Tag Archives: Channing Tatum

Hooray for Hollywood

Coen Brothers deliver a splendid spoof of movies’ golden era

Hail, Caesar!

Starring Josh Brolin, George Clooney, Scarlett Johansson & Alden Ehrenreich

Directed by Ethan Coen and Joel Coen

PG-13

“People don’t want facts—they want to believe!” says Eddie Mannix (Josh Brolin), a 1950s Hollywood studio “fixer” in the new Coen Brothers comedy Hail Caesar!, a sprawling, star-studded spoof of the golden age of moviemaking.

Josh Brolin

Josh Brolin

What people believe, and what they make-believe, are the building blocks of Hollywood itself. And they’re certainly the cornerstones of the Coens’ lavish, multi-tiered parody that takes satirical shape around the production of a fictional studio’s major new movie, Hail, Caesar!, A Tale of the Christ, a Bible-based saga a la Ben-Hur, Spartacus and The Robe.

When the film’s lunkheaded leading man, Baird Whitlock (George Clooney), is kidnapped, Mannix has to find him and get the money-train movie back on track.

But in the meantime, he’s also got his hands full with other problems, and other films. His job is keeping the machinery of Capitol Pictures Studios whirling, keeping its numerous stars in line and out of trouble, and keeping the whiff of scandal away from prying gossip columnists, particularly twin sisters Thora and Thessily Thacker (Tilda Swinton).

Scarlett Johansson

The studio’s twice-divorced “innocent” aqua-starlet (Scarlett Johansson) is pregnant with an out-of-wedlock child. Capitol’s prissy British prestige-picture director (Ralph Fiennes) is at wit’s end trying to wrangle the company’s riding, roping singing cowboy (Alden Ehrenreich) into more refined roles. And a tap-dancing song-and-dance hotshot (Channing Tatum) glides across the set of a new musical, but his light-on-his-feet moves may be hiding heavier secrets.

Look: There’s Jonah Hill, Frances McDormand and the guy (Wayne Knight) who played Newman in Seinfeld! Even if you don’t know anything about Hollywood’s “Red Scare,” you’ll still get a chuckle out of a boatload of Commies bobbing off the California coastline. And Alden Ehrenreich’s young sodbuster charming his studio-arranged dinner date (Veronica Osorio) by twirling a strand of spaghetti like a lariat will rope your heart, too.

Channing Tatum

Channing Tatum

For many viewers, the quirky movies of writer-director Joel and Ethan Coen have always been a bit of an acquired taste. Sure, most everybody now falls in line to applaud the genius of Fargo, No Country For Old Men, True Grit, The Big Lebowski and O Brother, Where Art Thou. But where was the box-office love for The Hudsucker Proxy, Barton Fink, The Man Who Wasn’t There and Inside Llewyn Davis?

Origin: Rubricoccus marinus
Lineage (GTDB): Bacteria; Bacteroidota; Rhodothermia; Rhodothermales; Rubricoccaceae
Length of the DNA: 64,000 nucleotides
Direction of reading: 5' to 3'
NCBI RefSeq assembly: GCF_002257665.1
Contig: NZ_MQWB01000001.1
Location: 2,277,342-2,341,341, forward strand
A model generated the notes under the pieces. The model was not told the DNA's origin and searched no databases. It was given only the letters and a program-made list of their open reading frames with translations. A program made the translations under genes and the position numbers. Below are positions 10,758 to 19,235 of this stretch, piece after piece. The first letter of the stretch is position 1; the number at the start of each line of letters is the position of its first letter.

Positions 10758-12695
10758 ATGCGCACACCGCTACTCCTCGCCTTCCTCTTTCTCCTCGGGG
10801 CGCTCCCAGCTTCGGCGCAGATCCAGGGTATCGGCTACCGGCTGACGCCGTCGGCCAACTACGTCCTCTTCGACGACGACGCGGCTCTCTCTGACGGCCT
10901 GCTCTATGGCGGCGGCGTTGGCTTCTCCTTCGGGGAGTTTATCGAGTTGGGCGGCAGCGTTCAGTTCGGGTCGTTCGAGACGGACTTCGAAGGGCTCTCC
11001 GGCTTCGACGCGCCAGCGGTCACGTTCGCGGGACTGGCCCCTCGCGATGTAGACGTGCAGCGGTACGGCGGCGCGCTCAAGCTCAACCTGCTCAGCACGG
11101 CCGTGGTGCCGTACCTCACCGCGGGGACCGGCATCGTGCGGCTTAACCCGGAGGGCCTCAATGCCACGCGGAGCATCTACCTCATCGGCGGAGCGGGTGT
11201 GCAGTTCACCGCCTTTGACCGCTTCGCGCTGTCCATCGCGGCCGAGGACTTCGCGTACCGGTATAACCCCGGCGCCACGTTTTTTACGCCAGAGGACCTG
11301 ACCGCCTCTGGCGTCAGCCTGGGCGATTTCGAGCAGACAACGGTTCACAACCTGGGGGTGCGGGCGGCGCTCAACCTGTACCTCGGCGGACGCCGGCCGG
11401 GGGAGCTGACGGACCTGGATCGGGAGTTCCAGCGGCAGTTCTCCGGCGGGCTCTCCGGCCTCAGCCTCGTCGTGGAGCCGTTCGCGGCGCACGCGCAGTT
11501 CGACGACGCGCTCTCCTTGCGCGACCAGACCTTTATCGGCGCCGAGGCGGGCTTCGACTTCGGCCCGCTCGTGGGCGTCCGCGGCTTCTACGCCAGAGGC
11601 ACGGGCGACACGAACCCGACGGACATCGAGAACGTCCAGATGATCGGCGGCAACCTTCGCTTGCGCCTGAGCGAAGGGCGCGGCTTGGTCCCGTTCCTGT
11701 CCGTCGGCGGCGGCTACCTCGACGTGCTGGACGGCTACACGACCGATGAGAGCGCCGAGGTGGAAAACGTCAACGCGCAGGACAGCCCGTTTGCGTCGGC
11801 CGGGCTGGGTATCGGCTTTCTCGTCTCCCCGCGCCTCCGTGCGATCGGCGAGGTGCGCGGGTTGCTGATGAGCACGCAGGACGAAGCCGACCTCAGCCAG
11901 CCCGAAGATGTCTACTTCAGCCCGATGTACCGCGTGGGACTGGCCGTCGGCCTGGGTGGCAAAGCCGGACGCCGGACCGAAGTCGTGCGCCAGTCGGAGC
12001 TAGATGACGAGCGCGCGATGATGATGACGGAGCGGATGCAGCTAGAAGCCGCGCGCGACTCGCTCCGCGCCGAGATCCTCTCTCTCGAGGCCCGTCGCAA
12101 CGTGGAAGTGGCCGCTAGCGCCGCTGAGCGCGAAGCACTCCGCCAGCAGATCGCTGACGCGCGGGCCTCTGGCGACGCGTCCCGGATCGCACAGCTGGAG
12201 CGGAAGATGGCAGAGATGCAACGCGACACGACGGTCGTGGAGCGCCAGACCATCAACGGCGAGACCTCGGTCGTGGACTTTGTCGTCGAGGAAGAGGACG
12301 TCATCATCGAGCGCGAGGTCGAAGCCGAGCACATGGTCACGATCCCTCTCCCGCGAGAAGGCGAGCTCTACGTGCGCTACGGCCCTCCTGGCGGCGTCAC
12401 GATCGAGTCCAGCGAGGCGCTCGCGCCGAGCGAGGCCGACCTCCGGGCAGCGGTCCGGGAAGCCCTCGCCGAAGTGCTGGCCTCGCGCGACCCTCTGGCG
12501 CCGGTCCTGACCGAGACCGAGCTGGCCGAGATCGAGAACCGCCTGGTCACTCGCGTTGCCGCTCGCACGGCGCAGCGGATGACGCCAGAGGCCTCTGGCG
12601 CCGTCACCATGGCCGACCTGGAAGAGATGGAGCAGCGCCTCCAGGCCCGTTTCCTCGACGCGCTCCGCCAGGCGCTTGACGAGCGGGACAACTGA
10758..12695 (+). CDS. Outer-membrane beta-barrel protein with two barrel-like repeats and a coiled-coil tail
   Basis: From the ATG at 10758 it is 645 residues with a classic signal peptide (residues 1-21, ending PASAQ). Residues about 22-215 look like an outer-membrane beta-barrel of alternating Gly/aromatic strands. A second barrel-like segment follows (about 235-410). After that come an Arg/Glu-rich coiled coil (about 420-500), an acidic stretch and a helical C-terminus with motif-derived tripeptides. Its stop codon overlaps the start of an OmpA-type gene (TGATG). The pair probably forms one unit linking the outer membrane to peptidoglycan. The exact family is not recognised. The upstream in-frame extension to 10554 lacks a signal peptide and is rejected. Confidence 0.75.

There may be more commercially successful filmmakers, more mainstream filmmakers or filmmakers who win more awards. But you’d be hard-pressed to find many filmmakers who love movies, and making movies, more than the Coens. And that love is evident in every carefully crafted frame of this gloriously goofy homage to the glory days of big studios, big stars and the big wheels that churned out the spectacles of Hollywood’s dream factory from a bygone era.

While Hail, Caesar! is looking backward with such comedic affection, however, it’s also making a sly, playfully subversive statement about our “need” for entertainment, the importance of escapism and how movies have always been—and hopefully will always be—a “potion of balm for the ache of all mankind.”

“What a waste of talent,” a woman behind me groused as the credits rolled, somehow disappointed. Not me, and not a chance. Strike up another win for the Coens, I say. I’m a believer. Hooray for Hollywood, and “Hail, Caesar!”

—Neil Pond, Parade Magazine

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A Lotta Bull

Latest Nicholas Sparks movie adaptation really piles it on

THE LONGEST RIDE

The Longest Ride

Starring Scott Eastwood, Britt Robertson, Jack Huston, Oona Chaplin & Alan Alda

Directed by George Tillman Jr.

PG-13

Maybe The Notebook didn’t make you sigh, sob or swoon enough. Perhaps you really liked Channing Tatum in Dear John, but wondered…hmmm, how would he look on top of a big, bucking bovine? Or maybe, even with fireworks, a huge explosion and a character that turned out to be a ghost (!), there still wasn’t quite enough going on for you in Safe Haven.

If, somehow, none of the other nine movies made from romance novelist Nicholas Sparks’ popular, heart-tugging tearjerkers had enough whatever-it-is that you go to Nicholas Sparks movies for, well, the tenth might just be the charm.